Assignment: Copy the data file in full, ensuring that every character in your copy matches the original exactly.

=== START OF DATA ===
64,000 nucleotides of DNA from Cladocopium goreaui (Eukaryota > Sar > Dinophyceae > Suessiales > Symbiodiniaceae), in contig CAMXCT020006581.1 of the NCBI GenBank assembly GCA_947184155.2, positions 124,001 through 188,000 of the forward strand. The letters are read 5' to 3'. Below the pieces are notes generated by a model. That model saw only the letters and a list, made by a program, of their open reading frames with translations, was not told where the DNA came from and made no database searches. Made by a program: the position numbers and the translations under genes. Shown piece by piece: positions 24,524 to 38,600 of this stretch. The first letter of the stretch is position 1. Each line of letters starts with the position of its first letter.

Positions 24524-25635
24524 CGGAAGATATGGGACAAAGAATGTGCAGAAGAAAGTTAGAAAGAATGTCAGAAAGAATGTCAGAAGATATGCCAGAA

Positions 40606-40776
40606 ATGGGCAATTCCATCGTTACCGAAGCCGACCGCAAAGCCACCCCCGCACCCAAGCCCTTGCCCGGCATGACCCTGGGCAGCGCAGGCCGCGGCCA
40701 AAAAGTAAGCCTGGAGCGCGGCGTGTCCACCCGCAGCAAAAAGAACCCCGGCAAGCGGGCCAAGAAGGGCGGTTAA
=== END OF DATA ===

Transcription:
64,000 nucleotides of DNA from Cladocopium goreaui (Eukaryota > Sar > Dinophyceae > Suessiales > Symbiodiniaceae), in contig CAMXCT020006581.1 of the NCBI GenBank assembly GCA_947184155.2, positions 124,001 through 188,000 of the forward strand. The letters are read 5' to 3'. Below the pieces are notes generated by a model. That model saw only the letters and a list, made by a program, of their open reading frames with translations, was not told where the DNA came from and made no database searches. Made by a program: the position numbers and the translations under genes. Shown piece by piece: positions 24,524 to 38,600 of this stretch. The first letter of the stretch is position 1. Each line of letters starts with the position of its first letter.

Positions 24524-25635
24524 CGGAAGATATGGGACAAAGAATGTGCAGAAGAAAGTTAGAAAGAATGTCAGAAAGAATGTCAGAAGATATGCCAGAA

Positions 40606-40776
40606 ATGGGCAATTCCATCGTTACCGAAGCCGACCGCAAAGCCACCCCCGCACCCAAGCCCTTGCCCGGCATGACCCTGGGCAGCGCAGGCCGCGGCCA
40701 AAAAGTAAGCCTGGAGCGCGGCGTGTCCACCCGCAGCAAAAAGAACCCCGGCAAGCGGGCCAAGAAGGGCGGTTAA